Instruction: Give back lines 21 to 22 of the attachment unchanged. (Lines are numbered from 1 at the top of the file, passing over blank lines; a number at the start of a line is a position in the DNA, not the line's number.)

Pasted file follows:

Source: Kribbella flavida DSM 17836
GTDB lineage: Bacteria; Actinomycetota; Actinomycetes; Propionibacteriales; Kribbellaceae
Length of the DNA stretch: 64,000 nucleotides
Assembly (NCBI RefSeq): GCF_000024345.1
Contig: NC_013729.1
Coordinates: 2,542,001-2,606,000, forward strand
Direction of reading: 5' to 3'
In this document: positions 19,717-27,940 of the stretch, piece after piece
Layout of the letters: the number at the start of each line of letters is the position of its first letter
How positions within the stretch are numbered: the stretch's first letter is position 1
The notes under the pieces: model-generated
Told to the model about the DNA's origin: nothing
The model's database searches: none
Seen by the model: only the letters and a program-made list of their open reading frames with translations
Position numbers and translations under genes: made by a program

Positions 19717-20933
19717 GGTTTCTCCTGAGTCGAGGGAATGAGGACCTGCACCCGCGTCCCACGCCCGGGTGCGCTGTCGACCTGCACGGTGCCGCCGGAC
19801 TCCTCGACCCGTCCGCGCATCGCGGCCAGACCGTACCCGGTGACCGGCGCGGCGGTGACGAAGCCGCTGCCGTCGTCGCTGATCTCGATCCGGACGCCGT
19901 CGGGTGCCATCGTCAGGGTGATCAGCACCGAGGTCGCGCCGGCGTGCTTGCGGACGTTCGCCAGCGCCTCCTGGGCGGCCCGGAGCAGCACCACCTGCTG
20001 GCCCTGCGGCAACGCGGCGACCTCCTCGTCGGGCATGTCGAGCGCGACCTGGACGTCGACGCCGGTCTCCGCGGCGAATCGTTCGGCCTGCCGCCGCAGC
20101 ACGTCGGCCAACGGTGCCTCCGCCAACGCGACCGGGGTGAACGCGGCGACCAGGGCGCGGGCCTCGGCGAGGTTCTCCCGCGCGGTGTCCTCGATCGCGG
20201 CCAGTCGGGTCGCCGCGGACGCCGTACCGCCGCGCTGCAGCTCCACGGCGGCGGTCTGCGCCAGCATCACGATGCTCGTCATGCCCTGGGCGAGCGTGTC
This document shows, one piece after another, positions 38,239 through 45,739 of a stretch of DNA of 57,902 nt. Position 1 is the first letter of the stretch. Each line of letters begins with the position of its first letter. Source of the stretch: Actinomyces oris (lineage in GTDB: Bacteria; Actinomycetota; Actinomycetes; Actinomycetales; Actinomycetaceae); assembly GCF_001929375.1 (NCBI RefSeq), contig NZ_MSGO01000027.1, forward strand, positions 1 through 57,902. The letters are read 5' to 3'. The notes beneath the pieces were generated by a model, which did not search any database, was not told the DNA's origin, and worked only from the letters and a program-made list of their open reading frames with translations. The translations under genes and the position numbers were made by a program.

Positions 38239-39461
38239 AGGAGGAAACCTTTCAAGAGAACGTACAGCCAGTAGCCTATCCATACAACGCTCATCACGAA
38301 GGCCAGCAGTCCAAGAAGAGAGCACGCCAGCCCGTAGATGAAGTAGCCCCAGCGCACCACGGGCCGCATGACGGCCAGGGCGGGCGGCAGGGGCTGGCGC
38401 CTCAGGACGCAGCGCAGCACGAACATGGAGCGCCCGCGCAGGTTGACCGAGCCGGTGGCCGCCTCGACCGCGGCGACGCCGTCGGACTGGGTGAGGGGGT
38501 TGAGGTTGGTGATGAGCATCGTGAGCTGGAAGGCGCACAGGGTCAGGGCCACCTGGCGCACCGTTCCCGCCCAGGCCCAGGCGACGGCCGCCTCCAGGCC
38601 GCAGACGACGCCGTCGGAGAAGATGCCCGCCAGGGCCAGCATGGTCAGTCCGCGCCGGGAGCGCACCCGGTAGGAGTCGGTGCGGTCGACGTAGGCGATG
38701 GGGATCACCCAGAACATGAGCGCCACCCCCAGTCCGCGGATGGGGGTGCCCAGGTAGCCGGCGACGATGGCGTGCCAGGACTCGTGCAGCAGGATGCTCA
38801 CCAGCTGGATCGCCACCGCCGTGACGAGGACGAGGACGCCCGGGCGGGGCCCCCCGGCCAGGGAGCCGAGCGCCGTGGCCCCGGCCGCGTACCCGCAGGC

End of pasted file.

20101 ACGTCGGCCAACGGTGCCTCCGCCAACGCGACCGGGGTGAACGCGGCGACCAGGGCGCGGGCCTCGGCGAGGTTCTCCCGCGCGGTGTCCTCGATCGCGG
20201 CCAGTCGGGTCGCCGCGGACGCCGTACCGCCGCGCTGCAGCTCCACGGCGGCGGTCTGCGCCAGCATCACGATGCTCGTCATGCCCTGGGCGAGCGTGTC